From a technical standpoint, Aardvark’s task is easier than Google’s. As the tech-news blog TechCrunch put it, “On Google, when you type in a query, the engine has to pair you up with exact websites that hold the answer to your query. On Aardvark, it only has to pair you with a person who knows about the topic — it doesn’t have to worry about actually finding the answer, and can be more flexible with how the query is worded.”

But there are also some significant shortcomings to Aardvark’s approach. Getting answers through social search requires someone else to do something, so it cannot produce the instant gratification that comes from typing something into a Web search box and watching a page of results appear. For Aardvark to be successful, it needs to enlist the participation of competent answerers. (Aardvark says that more than half of the questions posed received an answer within 10 minutes.)

There is also the question of whether or not to trust the answer one gets through a social search. How do you know if the person who answered your question is qualified to answer?

Social search will not replace conventional search, say its proponents. Instead, it will become another tool for Web users, like other specialized search tools such as Wolfram Alpha. Aardvark said in its blog post:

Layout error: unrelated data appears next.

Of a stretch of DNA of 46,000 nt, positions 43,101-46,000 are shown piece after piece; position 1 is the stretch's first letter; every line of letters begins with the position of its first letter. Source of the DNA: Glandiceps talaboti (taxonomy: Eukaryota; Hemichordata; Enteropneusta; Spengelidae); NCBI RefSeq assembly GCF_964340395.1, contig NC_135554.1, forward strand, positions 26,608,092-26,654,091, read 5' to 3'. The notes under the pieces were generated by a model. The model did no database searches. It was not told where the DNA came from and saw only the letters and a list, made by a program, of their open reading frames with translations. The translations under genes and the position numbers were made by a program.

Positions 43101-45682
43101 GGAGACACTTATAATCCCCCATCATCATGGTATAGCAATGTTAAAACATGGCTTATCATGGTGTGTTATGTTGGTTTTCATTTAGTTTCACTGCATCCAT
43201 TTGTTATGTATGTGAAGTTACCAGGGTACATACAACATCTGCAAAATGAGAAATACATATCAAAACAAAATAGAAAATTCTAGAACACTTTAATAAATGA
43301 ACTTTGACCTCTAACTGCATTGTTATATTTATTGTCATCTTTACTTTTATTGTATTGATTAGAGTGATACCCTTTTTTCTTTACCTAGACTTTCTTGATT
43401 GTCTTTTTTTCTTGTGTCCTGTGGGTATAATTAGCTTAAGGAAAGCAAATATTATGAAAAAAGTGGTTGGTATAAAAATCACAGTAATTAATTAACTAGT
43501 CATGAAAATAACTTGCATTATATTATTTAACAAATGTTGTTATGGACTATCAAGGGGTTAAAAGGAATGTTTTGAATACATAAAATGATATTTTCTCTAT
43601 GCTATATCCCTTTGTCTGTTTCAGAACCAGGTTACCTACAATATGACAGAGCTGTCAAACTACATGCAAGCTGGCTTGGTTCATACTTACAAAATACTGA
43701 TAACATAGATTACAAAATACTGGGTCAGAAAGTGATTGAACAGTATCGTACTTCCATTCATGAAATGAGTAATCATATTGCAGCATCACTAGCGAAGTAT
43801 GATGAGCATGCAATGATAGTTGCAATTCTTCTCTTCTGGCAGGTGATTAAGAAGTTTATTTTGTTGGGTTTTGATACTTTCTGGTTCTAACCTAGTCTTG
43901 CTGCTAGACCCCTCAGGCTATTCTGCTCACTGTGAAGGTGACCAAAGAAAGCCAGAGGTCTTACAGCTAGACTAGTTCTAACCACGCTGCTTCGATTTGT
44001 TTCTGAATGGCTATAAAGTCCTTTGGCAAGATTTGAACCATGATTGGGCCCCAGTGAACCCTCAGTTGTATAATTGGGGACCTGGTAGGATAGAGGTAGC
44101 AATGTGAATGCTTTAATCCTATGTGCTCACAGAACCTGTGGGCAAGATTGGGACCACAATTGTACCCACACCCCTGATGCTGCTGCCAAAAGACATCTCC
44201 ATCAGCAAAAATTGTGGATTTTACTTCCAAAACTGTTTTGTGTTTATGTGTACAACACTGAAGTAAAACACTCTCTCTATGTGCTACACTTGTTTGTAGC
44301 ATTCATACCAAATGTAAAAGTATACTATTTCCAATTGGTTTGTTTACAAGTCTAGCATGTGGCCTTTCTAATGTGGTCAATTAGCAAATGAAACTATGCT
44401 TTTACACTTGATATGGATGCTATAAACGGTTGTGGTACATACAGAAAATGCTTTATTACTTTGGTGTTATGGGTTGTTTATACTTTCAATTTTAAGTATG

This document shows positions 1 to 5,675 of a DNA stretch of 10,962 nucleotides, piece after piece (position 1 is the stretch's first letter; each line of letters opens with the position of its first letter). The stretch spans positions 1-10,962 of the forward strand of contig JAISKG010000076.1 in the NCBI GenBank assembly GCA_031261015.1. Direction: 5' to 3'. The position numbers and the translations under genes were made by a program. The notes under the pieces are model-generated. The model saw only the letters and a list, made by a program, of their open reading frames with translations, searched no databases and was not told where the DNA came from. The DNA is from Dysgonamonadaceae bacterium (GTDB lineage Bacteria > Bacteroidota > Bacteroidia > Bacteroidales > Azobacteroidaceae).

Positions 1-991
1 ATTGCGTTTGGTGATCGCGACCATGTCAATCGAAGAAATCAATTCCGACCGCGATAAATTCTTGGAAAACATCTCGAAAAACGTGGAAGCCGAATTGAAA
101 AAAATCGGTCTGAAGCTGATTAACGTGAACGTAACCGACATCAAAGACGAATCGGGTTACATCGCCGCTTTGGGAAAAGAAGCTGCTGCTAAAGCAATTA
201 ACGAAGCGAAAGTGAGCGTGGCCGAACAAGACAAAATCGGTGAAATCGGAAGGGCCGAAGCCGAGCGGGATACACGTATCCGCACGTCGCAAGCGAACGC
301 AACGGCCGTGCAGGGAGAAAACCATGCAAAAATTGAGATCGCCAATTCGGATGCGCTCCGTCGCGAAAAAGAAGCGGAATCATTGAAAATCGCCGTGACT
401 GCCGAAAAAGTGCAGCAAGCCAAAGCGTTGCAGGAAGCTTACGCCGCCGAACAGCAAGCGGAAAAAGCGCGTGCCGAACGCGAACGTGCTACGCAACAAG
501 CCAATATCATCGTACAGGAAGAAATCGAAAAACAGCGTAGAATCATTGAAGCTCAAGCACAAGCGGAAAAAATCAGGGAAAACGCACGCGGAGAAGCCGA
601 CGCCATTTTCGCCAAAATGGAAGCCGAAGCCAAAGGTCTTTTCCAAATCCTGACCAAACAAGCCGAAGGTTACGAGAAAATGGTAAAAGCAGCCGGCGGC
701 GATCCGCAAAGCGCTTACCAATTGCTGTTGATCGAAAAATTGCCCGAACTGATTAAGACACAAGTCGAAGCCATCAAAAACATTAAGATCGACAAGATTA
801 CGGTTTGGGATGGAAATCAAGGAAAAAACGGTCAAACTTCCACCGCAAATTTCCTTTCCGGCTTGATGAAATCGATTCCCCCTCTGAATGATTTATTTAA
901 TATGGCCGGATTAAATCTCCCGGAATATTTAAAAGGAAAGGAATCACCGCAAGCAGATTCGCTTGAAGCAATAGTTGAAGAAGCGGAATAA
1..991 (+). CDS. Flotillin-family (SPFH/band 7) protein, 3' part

We demonstrate that there is a large class of subjective questions — especially longer, contextualized requests for recommendations or advice — which are better served by social search than by web search. And our key finding is that whereas in the Library paradigm, users trust information depending upon the authority of its author, in the Village paradigm, trust comes from our sense of intimacy and connection with the person we are getting an answer from.

Mac Slocum wrote on O’Reilly Radar that another factor — the increased use of mobile computing — may be the final piece of the puzzle for social searches. “Mobile search has to be concise and targeted. Results that emanate from a trusted network of friends and associates certainly fit that bill,” he said. “Toss in more geolocation features and improved speech recognition, and the utility of mobile-based social search could get really interesting.”

Aardvark’s report gives an idea of what niche it sees social search filling. For one, mobile Aardvark users are more active than desktop users. Questions on social search also tended to be more complex and more subjective than the average Web search question. As for the issue of trust, the closer a responder was to the questioner’s social network, the more likely the questioner was to be satisfied with the answer.

According to Aardvark’s report, the most common questions being asked are restaurants and bar recommendations, product reviews and help, local services and travel. And, as with all new buzzy technologies, a sizable chunk of the questions people are asking are about Aardvark itself.